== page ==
The structure of the type illustrated in FIGS. 6 and 7 utilizing 4both interior and exterior enclosures, with the interior enclosure preferably being in the form of paneled plywood or similar wooden wall members, can serve as a housing facility, lodge, etc. Such a structure is not only watertight and weatherproof, but also provides an attractive interior surfacing that precludes the framework structure from being seen from within the unit. In this connection, it should be understood that the paneled interior for the embodiment depicted in FIGS. 6 and 7 can also be fabricated through the use of panel supporting guides such as the guides 51 which are secured to the interior curved edge of the load-bearing columns 23 in the manner previously described.

From the foregoing, it will be appreciated that the present invention provides an improved form of enclosed curvilinear structure. Such a structure is advantageous from the standpoint that it utilizes a rigid high-strength columnar loaded framework that can be readily constructed in modular form and adapted with a variety of enclosing media. The structure can rbe fabricated in a minimum period of time and, irrespective of the form of enclosure means employed therewith, can be constructed without the need for specially skilled labor, special equipment and/or numerous temporary support forms for the enclosing media. Moreover, it will be appreciated that the various constructions outlined -above are comprised of components fabricated from readily available and low cost standard materials of construction.

Various modifications of the modular curvilinear structures described herein might 'be devised by o ne skilled in the art without departing from the invention. For example, it will be appreciated that the relatively thick panel members shown in FIGS. 4 and 5 could be joined along the 'upper and lower edges thereof` without requiring the use of the joining and sealing members 43. In this connection, the lower and upper edges of adjacent panels could be formed to complement one another so that they could be directly mated yand thereafter sealed by any number of forms of sealing media (e.g., aluminum strips, weather-resistant fabric tapes or .sealing compounds). In addition, the framework members forming the structure 20 might be selected from entirely round or square tubular components rather than having the illustrated configuration. These and other similar variations in the illustrated embodiments clearly would not constitute a departure from the invention as set forth in the accompanying claims.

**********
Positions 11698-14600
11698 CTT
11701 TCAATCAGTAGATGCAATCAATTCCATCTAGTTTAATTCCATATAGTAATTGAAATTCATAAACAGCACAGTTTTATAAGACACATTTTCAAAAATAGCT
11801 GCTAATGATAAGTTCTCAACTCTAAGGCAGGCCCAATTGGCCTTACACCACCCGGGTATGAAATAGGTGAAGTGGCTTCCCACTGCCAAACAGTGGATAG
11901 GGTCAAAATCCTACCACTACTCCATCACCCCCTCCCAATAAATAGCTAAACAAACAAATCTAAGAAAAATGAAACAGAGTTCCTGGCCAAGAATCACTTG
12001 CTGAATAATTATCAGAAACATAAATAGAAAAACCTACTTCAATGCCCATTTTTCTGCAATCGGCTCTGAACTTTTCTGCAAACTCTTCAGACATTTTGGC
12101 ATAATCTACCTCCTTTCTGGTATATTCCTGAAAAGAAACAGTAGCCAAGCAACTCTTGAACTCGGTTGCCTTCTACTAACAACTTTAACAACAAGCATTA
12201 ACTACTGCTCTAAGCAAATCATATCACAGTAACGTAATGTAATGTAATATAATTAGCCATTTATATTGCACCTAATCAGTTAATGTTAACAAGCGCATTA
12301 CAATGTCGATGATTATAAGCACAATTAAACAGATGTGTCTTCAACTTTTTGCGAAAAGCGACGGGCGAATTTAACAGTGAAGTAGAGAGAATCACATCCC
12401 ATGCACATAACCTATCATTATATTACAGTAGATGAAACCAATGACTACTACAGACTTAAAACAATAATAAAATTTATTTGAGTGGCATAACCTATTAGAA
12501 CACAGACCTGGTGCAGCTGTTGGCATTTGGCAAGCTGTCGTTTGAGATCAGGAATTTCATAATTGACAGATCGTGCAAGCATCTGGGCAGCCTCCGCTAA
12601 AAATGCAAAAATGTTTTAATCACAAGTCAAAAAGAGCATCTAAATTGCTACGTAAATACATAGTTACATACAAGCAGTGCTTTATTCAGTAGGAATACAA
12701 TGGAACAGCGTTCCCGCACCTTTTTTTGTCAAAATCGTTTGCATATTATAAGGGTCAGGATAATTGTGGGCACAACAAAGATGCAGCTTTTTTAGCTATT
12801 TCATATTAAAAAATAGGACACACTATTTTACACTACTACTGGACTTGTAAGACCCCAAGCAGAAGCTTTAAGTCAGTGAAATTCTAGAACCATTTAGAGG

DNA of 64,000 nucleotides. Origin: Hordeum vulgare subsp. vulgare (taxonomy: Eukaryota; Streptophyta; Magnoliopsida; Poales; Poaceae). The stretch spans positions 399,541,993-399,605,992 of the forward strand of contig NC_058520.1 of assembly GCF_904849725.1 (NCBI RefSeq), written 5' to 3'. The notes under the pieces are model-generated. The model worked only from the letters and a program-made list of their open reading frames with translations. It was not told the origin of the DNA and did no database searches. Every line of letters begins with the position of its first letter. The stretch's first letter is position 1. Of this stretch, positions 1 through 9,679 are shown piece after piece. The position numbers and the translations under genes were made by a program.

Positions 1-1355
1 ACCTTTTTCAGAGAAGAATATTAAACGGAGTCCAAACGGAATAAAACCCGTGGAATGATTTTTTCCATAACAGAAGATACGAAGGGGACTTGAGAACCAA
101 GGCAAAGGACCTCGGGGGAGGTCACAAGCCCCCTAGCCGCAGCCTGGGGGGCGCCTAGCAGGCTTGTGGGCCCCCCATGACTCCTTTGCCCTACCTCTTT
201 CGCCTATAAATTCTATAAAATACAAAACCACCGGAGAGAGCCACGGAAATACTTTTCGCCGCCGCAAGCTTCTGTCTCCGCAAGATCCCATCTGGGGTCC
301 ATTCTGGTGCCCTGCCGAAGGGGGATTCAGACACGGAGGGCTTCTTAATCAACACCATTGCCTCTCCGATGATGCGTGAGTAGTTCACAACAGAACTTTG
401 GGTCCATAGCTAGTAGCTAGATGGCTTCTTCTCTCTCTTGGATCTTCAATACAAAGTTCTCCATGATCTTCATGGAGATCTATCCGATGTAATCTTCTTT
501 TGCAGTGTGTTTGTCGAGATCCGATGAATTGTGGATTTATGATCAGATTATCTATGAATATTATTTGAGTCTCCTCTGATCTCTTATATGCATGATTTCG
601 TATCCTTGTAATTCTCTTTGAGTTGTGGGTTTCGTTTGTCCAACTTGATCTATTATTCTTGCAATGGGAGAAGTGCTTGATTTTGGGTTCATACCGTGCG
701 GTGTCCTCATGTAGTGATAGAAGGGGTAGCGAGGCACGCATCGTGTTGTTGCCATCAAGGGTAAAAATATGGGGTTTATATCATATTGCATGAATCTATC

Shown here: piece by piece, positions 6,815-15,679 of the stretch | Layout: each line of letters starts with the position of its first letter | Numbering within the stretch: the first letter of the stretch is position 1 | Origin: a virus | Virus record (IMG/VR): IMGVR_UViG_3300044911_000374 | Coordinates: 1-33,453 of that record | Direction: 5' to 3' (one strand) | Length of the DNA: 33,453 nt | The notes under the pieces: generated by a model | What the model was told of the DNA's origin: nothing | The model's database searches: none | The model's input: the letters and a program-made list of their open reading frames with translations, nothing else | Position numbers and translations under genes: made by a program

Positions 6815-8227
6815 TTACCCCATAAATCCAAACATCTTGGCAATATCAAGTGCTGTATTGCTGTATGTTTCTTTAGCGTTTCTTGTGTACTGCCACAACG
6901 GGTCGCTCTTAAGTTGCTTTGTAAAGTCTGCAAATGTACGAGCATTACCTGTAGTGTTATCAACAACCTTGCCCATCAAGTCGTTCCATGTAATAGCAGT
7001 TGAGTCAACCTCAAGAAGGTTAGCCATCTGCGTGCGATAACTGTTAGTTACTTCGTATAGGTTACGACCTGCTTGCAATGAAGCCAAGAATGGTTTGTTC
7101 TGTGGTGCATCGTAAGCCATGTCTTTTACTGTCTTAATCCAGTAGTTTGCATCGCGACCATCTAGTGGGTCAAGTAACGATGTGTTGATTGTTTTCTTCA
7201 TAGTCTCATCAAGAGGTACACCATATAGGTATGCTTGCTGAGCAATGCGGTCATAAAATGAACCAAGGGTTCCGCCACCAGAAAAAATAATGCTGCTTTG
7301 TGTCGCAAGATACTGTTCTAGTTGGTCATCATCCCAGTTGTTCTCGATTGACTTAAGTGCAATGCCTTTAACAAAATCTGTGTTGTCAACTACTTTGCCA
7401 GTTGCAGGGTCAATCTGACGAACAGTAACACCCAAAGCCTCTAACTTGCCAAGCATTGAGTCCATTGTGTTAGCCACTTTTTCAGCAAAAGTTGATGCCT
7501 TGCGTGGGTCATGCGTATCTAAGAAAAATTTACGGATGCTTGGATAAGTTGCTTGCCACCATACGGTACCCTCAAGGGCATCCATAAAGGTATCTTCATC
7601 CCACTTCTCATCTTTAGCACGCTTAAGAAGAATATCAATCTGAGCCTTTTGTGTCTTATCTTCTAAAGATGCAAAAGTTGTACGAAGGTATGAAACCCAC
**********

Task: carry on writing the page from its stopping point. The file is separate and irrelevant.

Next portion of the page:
What is claimed is:

1. A self-supporting, modular free-span vertically curvilinear enclosure structure comprising:

a plurality of curvilinear load-bearing vertical tubular compression modules having a first cross-sectional dimension,

a plurality of transverse tubular compression and tension 'bearing reinforcing modules of a second crosssectional dimension,

connection means internal t said compression modules connecting said compression modules to said reinforcing modules at load-bearing joints,

and surfacing means fully supported by and overlying said modules,

said connected compression modules and reinforcing modules forming independently of said surfacing means a fully self-supporting load-bearing curvilinear framework,